Looking out over the city of Copenhagen, the DAC Auditorium reconnects the visitor to the city; from the outside it becomes a attracting beacon for DAC.
DAC could take advantage of its varying position throughout the building by treating the surrounding program as testing ground for architectural experiments in housing, offices and parking.
The offices for Realdania are located on the lowest three levels and can be accessed from the Urban Passage. Via voids and double height spaces the various levels are spatially connected and offer interesting views and relations between the offices and the urban spaces along the water.
The rentable office spaces offer generous views into the city through the large glass facade. The facade to the DAC atrium provides internal relations to other building users and the public. All offices are provided with natural ventilation which will enhance the comfort in the office space.
As an extension of the urban passage, the surrounding site is reformed into a series of public spaces. The north, adjacent to the Materialgård, is small in scale and designed as an intimate public plaza. Along the water, the long and narrow strip is populated with urban activities further intensifying the population of the site.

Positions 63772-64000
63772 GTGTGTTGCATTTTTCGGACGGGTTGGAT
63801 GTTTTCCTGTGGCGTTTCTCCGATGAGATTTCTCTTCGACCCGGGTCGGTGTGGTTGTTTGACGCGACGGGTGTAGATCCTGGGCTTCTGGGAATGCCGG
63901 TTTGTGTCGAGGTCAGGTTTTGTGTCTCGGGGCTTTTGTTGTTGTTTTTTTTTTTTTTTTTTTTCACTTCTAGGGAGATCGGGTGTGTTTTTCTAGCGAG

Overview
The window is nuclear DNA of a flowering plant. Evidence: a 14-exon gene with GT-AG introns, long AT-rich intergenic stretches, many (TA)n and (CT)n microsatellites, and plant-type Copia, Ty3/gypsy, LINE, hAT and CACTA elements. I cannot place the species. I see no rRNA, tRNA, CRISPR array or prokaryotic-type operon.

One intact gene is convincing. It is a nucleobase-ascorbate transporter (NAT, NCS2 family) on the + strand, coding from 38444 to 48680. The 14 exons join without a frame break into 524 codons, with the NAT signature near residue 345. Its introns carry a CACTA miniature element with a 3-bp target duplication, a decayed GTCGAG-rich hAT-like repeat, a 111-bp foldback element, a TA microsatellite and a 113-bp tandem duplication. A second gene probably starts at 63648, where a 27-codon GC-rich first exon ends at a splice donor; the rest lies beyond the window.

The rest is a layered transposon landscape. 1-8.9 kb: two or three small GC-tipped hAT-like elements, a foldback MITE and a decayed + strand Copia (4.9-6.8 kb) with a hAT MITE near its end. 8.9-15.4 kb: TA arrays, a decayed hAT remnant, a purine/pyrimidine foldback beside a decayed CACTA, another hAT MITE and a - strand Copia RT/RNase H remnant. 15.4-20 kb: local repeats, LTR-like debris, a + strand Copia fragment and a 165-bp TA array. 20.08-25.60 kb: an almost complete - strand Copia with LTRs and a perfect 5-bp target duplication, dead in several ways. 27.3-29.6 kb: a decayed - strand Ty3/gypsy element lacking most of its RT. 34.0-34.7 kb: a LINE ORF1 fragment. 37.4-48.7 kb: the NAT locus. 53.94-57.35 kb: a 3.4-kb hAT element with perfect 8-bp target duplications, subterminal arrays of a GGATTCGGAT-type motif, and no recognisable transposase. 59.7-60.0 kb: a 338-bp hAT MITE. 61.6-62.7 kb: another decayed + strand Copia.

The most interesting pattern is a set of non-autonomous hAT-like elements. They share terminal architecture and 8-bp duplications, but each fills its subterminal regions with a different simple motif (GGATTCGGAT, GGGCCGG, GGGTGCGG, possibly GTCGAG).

In the design of the building and the landscape a playground concept is integrated.
Different than the current playground the new proposal has different typologies of playgrounds distributed over the entire site. The most secured playground area is an exterior terrace located within the building volume, the landscape at the waterfront is attractive for the older kids. The playground will have a mix of an urban character and natural topographic elements and will challenge the children.